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How to Explain Grandfather’s Death to My Child ?

Questioner

Anonymous

Reply Date

Apr 13, 2018

Question

As-salamu alaykom counselor,

I need your advice. My daughter is 3-year-old. My father is dying of cancer and she is very close to him. She talks about him constantly. She talks about him more than anyone besides her parents.

I'm very concerned about what to do for the viewing and funeral when my dad does pass away.

I think it will be traumatic for her. What should I do and how do I explain it to her? I want to make it easy for her, but I'm not sure how to explain it or explain why everyone is crying. I think she will be very concerned to see me cry.

Counselor

Answer


explain death

In this counseling answer:

  • Educate her on Allah as the creator and how we all have to go back to him and some point, and now it is time for her grandfather and you can pray together that he will go to Jannah and all the nice things he will see there.
  • Allow her to grieve. Allow her to cry. These are all natural responses.
  • Regarding the funeral, you could educate her about it and what will happen.
  • After his death, talk together about him. Remember the happy times you had together, focusing on the positive rather than the sadness relating to his death.

 

Wa alaikum salaam wa rahmatulahi wa barakatuh,

Death is a very difficult topic for all of us.

Even as adults, it is something that we often struggle with. Fortunately, as Muslim’s our beliefs can help to shape our experiences into a more positive one in our remembrance that our life is only temporary and we will all have to return to Allah at some point.

As a 3-years-old, she may not fully understand this concept, but without even talking about death as such you can begin to educate her on the concept in a way that you know she will understand.

Educate her on Allah as the creator and how we all have to go back to him and some point, and now it is time for her grandfather and you can pray together that he will go to Jannah and all the nice things he will see there.

As parents, naturally we want to protect our children from negative and painful emotions.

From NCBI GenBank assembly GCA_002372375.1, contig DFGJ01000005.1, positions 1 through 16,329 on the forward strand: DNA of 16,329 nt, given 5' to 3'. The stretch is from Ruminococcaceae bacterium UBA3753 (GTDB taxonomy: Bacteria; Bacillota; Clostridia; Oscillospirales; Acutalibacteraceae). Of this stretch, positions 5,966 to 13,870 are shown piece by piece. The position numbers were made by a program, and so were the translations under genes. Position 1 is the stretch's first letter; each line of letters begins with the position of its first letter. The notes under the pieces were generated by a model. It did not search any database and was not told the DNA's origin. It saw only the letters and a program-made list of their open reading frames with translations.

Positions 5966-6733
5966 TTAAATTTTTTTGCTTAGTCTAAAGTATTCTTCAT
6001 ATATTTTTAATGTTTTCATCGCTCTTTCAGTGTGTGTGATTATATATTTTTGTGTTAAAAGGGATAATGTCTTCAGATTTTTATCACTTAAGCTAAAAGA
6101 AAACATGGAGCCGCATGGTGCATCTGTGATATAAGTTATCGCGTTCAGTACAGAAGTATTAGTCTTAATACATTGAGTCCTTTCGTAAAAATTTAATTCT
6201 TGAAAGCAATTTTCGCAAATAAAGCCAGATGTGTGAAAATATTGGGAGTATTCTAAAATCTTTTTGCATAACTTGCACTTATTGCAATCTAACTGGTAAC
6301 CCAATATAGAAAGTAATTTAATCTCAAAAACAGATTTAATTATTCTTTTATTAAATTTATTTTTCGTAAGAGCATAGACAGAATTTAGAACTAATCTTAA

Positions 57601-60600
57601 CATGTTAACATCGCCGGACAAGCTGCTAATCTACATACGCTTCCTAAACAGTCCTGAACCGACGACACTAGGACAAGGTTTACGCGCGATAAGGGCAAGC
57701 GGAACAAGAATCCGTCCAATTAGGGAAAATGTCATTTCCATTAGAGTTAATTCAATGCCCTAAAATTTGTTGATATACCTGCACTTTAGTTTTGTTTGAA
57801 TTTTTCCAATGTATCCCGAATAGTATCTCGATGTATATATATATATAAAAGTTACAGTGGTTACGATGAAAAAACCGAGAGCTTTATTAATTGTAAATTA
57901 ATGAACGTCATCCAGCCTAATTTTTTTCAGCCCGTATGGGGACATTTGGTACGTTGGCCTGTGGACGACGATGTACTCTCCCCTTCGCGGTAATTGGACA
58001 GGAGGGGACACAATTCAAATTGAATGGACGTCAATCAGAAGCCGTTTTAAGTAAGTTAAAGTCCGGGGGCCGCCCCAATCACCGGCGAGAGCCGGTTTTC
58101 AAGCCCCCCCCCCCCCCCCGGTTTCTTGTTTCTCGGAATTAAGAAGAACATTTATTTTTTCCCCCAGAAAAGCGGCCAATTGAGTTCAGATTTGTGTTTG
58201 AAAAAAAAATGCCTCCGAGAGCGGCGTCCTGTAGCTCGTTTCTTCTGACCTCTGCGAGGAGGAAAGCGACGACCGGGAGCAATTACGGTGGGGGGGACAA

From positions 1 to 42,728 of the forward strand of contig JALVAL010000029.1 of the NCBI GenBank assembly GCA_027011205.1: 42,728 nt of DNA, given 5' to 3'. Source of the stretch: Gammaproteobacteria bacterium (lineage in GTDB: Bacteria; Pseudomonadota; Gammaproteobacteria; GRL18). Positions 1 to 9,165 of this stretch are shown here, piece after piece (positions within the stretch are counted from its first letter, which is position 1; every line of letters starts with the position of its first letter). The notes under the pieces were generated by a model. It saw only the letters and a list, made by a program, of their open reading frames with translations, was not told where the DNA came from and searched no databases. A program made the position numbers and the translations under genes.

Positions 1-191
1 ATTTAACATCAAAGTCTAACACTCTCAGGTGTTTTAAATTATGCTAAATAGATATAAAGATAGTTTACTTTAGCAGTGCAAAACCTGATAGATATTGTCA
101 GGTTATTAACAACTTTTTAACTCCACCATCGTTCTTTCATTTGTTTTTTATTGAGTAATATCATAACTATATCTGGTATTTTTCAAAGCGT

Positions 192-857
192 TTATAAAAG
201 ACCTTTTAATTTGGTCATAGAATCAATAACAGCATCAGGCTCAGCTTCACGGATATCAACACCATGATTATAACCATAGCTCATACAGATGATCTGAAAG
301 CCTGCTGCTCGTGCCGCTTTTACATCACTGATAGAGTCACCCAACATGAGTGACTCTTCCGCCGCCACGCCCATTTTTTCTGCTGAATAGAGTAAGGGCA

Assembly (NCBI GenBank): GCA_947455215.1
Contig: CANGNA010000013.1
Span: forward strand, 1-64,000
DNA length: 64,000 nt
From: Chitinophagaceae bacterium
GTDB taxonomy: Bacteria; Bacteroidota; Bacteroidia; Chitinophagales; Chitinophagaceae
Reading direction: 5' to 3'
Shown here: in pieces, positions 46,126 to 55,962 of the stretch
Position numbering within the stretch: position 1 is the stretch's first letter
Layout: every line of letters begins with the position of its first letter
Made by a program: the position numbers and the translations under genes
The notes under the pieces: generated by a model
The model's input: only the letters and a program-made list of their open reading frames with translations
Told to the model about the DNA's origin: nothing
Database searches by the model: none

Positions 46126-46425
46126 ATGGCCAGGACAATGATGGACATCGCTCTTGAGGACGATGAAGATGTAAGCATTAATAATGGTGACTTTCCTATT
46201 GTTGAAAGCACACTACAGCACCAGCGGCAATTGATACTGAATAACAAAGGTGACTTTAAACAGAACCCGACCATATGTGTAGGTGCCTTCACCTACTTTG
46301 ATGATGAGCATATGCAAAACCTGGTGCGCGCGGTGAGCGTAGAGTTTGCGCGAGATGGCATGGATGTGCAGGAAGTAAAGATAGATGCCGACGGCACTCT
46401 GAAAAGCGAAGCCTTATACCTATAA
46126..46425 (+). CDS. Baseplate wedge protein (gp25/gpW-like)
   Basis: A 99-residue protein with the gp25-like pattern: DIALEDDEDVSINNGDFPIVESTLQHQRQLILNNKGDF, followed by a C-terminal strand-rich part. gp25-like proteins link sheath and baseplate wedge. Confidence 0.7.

Death, however, is an inevitable part of life and something that we all have to face at some point or another and so protecting her from this might not necessarily be the most appropriate way forward. There are, however, numerous ways that you can make things easy for her.

Allow her to grieve. Allow her to cry. These are all natural responses which if she is not allowed to face now, may come back and cause her trouble later in life.

Likewise, if you need to cry, then you should not hide it too. This will teach her to hide her true emotions at times when she should really show them in order to get the support of others when she most needs it.

Regarding the funeral, you could educate her about it and what will happen, and give her the choice of whether she wants to go. Let her be a part of the decision making.

The experience of death can be emotionally draining, so do also remember to do fun things with her too, allowing her to experience grief, but without overwhelmingly so.

After his death, talk together about him. Remember the happy times you had together, focusing on the positive rather than the sadness relating to his death. This will help to build up a reliance in her and promote the skills she can use to manage difficult experiences like this again in the future.

May Allah bring you ease during this difficult period. May you find comfort in His remembrance. May He reward you intentions to seek assistance in nurturing your daughter to manage difficult times also.

***

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Read more:

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He Died Right in Front of Me

Single-Parenting After Death




About Hannah Morris

Hannah Morris is a mum of 4 and she currently works as Counsellor and Instructor of BSc. Psychology at the Islamic Online University (IOU). She obtained her MA degree in Psychology and has over 10 years of experience working in health and social care settings in the UK, USA, and Ireland. Check out her personal Facebook page, ActiveMindCare, that promotes psychological well-being in the Ummah. (www.facebook.com/activemindcare)

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